The Kansas City Public Library just posted a new position: User Centered Design Specialist
I love that we’re doing this! I know that it’s become something of a cliché to talk about UX, but the simple fact of the matter is that user experience and interaction design are only going to become more important as we proceed in our Digital Information Age.
The landscape of information access is undergoing radical evolution. We have a wider variety of information accessing technology than ever before: desktop computers, laptops, tablets, smart phones, gaming systems – with different operating systems and coding platforms for each. More importantly, these technologies have created a near-infinite variety in points of access – wherever we can carry our devices (and still have signal) we can access information at will.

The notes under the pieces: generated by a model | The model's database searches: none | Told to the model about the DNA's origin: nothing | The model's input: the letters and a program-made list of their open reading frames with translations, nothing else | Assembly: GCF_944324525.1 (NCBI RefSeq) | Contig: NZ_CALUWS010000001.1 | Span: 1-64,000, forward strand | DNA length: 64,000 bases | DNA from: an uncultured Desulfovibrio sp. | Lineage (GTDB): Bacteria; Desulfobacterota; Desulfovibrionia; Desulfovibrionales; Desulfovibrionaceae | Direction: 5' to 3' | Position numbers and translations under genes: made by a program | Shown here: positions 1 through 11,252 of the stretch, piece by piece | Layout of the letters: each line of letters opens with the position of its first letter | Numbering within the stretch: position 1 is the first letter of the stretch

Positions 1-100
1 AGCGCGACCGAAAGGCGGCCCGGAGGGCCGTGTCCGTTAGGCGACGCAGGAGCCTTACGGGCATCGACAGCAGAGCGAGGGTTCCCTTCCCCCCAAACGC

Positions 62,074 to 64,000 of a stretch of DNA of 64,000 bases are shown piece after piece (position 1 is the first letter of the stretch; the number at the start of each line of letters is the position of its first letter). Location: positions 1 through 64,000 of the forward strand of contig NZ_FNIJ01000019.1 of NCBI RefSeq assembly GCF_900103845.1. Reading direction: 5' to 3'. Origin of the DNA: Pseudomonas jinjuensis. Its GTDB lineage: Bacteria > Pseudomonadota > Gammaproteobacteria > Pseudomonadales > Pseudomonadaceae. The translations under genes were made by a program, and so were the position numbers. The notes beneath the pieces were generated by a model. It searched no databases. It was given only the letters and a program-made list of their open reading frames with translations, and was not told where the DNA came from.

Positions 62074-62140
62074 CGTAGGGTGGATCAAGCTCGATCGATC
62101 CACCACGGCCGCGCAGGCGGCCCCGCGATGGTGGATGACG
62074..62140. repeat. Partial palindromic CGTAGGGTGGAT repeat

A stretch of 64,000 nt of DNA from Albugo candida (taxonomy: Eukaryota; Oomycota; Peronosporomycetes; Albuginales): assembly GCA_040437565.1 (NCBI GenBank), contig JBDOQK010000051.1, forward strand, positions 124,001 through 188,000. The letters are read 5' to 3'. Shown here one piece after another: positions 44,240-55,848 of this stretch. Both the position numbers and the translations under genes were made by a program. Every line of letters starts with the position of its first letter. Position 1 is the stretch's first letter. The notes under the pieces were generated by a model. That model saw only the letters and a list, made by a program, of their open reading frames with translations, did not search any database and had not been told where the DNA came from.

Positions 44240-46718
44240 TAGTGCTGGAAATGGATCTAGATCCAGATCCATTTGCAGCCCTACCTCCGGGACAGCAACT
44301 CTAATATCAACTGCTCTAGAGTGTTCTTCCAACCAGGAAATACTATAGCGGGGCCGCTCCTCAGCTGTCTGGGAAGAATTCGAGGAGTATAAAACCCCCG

No longer are we tethered to a building or a desk or any other physical space when we want to look something up. No longer are we restricted to specialized spaces when we want to use information.
This fundamentally alters the way patrons value and interact with information. Context matters; as points of access grow more various, we’re seeing a wider variety of situational context affecting patrons’ expectations of information.
No other factor influences the success or failure of information access and interaction more than the design of the user interface – everything from the back-end search structure, to aesthetics. Bad design = unsuccessful access. Unsuccessful access = loss of utility and loss of patrons.
Interaction and user experience design are as important to libraries in the Digital Information Age as the card catalog was to previous generations. It’s how our patrons find what they need.